Design Patent Continuation: Everything You Need to Know
A design patent continuation is filed during the lifetime of a previously filed nonprovisional patent application (parent application)3 min read
Design Patent Continuation
A design patent continuation is filed during the lifetime of a previously filed nonprovisional patent application (parent application). Also known as a continuation-in-part (CIP), the continuation:
- Repeats some of the content in the parent application.
- Discloses new material in the parent application.
- Is examined just like any other type of nonprovisional applications.
- May be used to modify, expand, or add new subject matter to the parent application.
A CIP is attractive because it can be used to modify a previously filed application, allowing the patentee to make minor changes or additions without filing completely new application and paying additional fees.
Design Patents Versus Utility Patents
Though design patents and utility patents have a few things in common, there are some important differences between them. To avoid legal complications and manage intellectual property correctly, it's vital to understand when a design patent application or a utility patent application is needed. A patent attorney can help with this process.
The U.S. Patent and Trademark Office (USPTO) is the sole agency in the U.S. that processes utility patent and design patent applications. But in Europe, the European Patent Office handles utility patents and the Office for Harmonization in the Internal Market handles designs and trademarks.
Also, in the U.S., there are some unique provisions for design applications that do not apply to utility patents. Other statutes, such as 35 U.S.C. § 112, apply to both types.
Continuation-in-Part Design Patent Applications
Deciding if a design patent application claims priority over an earlier filed application is challenging and may require help from a legal attorney, but if possible, filing a design patent application as a CIP of an existing application is usually the best route.
It's important to note that claims within a CIP only receive the priority date of the parent application if the previously filed parent application already disclosed that information. If new information is introduced in the continuation, the CIP application will not inherit the parent application's priority date. Because filing a CIP may affect the assigned priority date and the status of the parent application as prior art, it's important to consider whether amending a previously filed application is the best course of action.
If you do decide that a CIP is your best choice, work with legal counsel to ensure that the CIP does not affect the priority date or the status of the earlier filed application as prior art.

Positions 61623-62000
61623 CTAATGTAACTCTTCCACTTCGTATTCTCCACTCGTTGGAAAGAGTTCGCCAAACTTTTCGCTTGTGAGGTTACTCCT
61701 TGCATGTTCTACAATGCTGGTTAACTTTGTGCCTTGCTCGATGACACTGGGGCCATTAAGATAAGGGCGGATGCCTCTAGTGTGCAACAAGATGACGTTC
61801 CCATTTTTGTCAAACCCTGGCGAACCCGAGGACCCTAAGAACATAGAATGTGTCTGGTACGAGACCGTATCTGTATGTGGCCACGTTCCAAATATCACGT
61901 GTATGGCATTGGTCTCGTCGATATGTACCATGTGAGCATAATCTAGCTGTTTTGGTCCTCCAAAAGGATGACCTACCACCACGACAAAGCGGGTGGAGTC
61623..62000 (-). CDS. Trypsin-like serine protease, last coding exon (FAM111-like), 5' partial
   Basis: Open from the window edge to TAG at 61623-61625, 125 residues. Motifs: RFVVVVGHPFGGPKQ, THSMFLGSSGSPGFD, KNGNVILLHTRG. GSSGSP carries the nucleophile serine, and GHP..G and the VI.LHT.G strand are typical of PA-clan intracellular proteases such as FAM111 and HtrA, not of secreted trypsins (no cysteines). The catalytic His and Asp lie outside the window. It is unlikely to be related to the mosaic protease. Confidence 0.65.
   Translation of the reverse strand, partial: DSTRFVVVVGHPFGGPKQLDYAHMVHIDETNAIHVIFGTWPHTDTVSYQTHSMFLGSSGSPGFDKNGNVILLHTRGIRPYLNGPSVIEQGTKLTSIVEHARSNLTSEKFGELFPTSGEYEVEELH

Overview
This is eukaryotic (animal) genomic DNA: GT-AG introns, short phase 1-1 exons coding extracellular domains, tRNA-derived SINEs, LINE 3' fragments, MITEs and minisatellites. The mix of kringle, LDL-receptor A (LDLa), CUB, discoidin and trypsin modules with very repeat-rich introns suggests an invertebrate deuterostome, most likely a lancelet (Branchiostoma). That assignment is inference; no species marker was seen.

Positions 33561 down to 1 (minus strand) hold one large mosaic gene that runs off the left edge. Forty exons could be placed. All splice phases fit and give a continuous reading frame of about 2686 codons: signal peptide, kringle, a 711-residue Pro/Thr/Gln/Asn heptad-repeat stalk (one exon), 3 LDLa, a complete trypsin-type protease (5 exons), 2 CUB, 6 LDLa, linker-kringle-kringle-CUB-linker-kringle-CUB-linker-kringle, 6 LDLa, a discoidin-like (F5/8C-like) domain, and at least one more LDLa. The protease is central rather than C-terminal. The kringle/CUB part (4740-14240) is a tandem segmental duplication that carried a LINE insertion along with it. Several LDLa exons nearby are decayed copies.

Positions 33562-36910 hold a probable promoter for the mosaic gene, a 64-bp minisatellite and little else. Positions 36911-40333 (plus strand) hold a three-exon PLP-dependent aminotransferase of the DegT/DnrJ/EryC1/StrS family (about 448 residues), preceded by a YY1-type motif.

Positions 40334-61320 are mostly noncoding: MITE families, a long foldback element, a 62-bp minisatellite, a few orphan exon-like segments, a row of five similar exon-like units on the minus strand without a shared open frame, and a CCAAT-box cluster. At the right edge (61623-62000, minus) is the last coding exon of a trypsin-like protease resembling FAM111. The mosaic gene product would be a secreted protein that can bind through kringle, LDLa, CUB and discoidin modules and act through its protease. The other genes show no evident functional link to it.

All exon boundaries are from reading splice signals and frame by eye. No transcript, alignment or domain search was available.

M.P.E.P. § 1504.04 outlines that a CIP affecting the “shape or configuration” of the design disclosed in a prior application does not receive the parent application's filing date. Moreover, the following guidelines were established under 35 U.S.C. 121:
- 15.74: The CIP receives the benefit of an earlier application only if it is needed (i.e., to avoid intervening prior art).
- 15.74.01: If new information is disclosed in the continuation, the CIP does not receive the benefit of the parent application's earlier filing date. The parent application is still considered prior art. To qualify as prior art, the parent application must have been filed more than six months before the CIP filing date. Moreover, the parent application must have matured into a form of patent protection before the CIP filing date.
- 15.75: If a design disclosed in a parent application is not the same design as the design disclosed in the continuation, the CIP does not receive the benefit of the parent application's earlier filing date.
- 15.75.01: This section reiterates that the design in the CIP must be the same as the design in the parent application. It also refers to 35 U.S.C. 120's written description requirement, which explains when a CIP may benefit from the earlier filing date.
If the conditions outlined under 35 U.S.C. 120 are met, a design application may be considered a continuation of an earlier utility application and thus will benefit from the earlier filing date.
Though walking the line between changing a parent application and introducing new design information may be challenging, submitting a CIP application correctly can reduce costs associated with filing new applications. A patent attorney can help you decide whether a CIP would be beneficial and ensure that you execute it properly.
If you need help with design patent continuation, you can post your legal need on UpCounsel's marketplace. UpCounsel accepts only the top 5 percent of lawyers to its site. Lawyers on UpCounsel come from law schools such as Harvard Law and Yale Law and average 14 years of legal experience, including work with or on behalf of companies like Google, Stripe, and Twilio.